Kaggle Grandmaster Series – Exclusive Interview with Kaggle Competiton Grandmaster Oleg Yaroshevskiy (#Rank 32)
Welcome back to the 22nd edition of the Kaggle Grandmaster Series
Today, we are thrilled to be joined by Oleg Yaroshevskiy to share his data science journey with the AV community.
Oleg is a Kaggle Competitions Grandmaster. He ranks 17th in the category and has 5 Gold Medals to his name. Also, he is an Expert in the Kaggle Discussion Category.
Oleg has a Master’s degree in Computer Science and Applied Statistics from the Taras Shevchenko National University of Kyiv. he currently works as a Machine Learning Research Engineer at Stealth Mode Startup Company.
You can go through the previous Kaggle Grandmaster Series Interviews here.
In this interview, we cover a range of topics, including:
- Oleg’s Education and Work
- Oleg’s Kaggle Journey
- Oleg’s Advice to Beginners in Data Science
- Oleg’s Inspiration
So without any further ado. Let’s begin.
Oleg’s Education and Work
Analytics Vidhya(AV): Your educational background is in the field of Computer Science. How has your Master’s degree in CS and Applied Statistics helped you in your career and Kaggle Competitions as well, since it is often said that higher education is mandatory for this field of Data Science and ML?
Oleg Yaroshevskiy(OY): Before I learned about Data Science I had been working as a software engineer. Back in 2016 I left my job and was curious about new opportunities so I found there had evolved a whole new field which was much of what we’d learned in university. I was very comfortable with it so I believe fundamentals helped me much. Like it or not, but many opportunities are closed for you if you don’t have Masters’s or even Ph.D. Is it justified? To some extent.
But there are also many talented folks solving sophisticated problems having no degree.
AV: You’ve been a Deep Learning Engineer at your previous job. This job role is not too common in the industry. So, can you tell us more about the job role of a DL Engineer and what skill sets are required to become a DL Engineer?
OY: I found it recently on Twitter that “the vast majority of data scientists have never worked with anything except tabular data”. Have no idea if it’s accurate, but that’s funny as I can say exactly the opposite – I had already worked with major data types before I got tabular. As I worked with texts, audio or images I found there are many cross-domain things you can and probably should learn.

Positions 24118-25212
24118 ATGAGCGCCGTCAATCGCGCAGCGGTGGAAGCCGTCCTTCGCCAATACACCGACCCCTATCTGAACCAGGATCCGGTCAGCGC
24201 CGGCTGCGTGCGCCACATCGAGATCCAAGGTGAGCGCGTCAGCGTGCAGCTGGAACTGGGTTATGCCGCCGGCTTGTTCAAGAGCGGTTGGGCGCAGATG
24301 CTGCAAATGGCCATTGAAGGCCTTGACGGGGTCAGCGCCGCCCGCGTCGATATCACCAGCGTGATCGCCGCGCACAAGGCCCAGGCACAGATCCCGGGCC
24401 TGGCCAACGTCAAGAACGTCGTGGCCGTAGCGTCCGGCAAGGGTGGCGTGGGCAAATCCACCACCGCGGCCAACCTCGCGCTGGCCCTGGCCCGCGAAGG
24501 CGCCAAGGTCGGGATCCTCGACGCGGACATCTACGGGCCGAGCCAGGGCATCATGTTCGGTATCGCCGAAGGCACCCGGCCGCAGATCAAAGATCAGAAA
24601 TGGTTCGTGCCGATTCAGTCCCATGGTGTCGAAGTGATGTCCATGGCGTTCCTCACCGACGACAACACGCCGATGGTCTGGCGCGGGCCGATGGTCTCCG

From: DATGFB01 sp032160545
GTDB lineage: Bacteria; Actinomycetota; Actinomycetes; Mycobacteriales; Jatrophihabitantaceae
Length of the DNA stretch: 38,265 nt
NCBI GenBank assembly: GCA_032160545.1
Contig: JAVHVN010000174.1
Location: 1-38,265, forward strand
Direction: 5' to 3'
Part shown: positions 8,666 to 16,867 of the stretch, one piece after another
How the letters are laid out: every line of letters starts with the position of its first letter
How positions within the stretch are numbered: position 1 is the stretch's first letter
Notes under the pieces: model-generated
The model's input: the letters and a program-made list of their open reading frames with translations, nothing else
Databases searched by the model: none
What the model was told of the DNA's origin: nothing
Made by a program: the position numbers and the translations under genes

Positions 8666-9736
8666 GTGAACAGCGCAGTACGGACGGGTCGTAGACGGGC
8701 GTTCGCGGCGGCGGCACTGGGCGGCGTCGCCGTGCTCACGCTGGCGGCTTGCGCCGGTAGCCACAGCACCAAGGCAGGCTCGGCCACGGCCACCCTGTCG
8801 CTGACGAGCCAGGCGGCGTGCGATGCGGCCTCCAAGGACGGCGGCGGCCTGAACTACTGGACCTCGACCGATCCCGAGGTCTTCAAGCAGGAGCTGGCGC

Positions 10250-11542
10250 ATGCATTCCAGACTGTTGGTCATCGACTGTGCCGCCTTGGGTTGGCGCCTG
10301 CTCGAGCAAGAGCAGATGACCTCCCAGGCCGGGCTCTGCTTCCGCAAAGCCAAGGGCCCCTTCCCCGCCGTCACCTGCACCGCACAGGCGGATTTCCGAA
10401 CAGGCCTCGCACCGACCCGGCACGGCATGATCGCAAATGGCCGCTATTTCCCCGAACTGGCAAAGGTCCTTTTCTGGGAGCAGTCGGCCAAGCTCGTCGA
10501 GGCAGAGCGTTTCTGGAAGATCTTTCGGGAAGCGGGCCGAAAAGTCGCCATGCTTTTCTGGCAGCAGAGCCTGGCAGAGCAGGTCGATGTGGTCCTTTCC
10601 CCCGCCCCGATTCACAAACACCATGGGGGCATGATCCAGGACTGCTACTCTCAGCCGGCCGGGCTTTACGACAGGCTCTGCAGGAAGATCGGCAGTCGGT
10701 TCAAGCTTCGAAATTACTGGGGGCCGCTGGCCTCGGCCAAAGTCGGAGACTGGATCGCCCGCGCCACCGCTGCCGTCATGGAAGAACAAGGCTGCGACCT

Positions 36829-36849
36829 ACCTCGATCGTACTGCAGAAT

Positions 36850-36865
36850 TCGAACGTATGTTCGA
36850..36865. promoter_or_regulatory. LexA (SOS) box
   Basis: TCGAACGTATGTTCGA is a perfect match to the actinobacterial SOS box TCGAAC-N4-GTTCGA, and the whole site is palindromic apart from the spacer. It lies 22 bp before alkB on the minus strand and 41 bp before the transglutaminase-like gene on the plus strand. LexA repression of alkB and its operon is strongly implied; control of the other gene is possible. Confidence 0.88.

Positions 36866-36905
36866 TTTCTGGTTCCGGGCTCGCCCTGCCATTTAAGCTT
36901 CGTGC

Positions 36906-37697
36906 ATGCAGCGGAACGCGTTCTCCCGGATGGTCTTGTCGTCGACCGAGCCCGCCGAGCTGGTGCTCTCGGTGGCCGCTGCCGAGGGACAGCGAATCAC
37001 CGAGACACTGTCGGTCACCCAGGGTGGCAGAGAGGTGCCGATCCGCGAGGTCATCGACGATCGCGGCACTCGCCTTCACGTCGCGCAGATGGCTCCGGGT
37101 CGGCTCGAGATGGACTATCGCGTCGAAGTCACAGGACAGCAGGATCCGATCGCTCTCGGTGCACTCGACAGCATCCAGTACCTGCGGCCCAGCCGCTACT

So for me, DL Engineer means an engineer who is very comfortable about solving various problems with deep models. At some point you’ll be like “let’s feed a Resnet with some tabular data!” and it feels so good. That’s also about your natural curiosity.
Oleg’s Kaggle Journey
AV: You’re Kaggle Competitions Grandmaster and currently ranked 24th, This is really amazing! What is your strategy/framework to tackle any DL problem given in any competition?
OY: Thanks. I always build a PyTorch baseline asap to see my first results. By a baseline, I mean a very straightforward solution, the one you build at courses. Then, having my results I can figure out what the problem really is. Sometimes it’s very different from what it seems to be. You need to understand why the score is what it is, and what target metric you really need to optimize.
At one of Kaggle competitions, error analysis showed that the model failed to detect some hand labeling noise, but the noise itself looked very deterministic. Some post-processing or pre-processing boosted the score. Many might say that has nothing to do with machine learning – I disagree. Dealing and “understanding” data is a real business task. Simply building neural architecture is never enough. So for me, error analysis is an important part of EDA.
AV: What were the challenges you faced when you participated in your first Kaggle competition and how did you overcome them?
OY: Oh, my first kaggle competition (TalkData fraud detection) was a big mess which turned out to be my first gold medal. By that point, I’d already built complicated TensorFlow models but I’d had no real experience with pandas! So I spent most of my time trying to craft at least some features for a few hundred million rows table. I was so hot-tempered competing with myself. But we showed good results because of team efforts.
AV: Can you tell us about your top five favorite DL competitions so far that have shaped your Kaggle journey? And what were the challenges you faced while coming up with their solutions?
OY: I would name a few.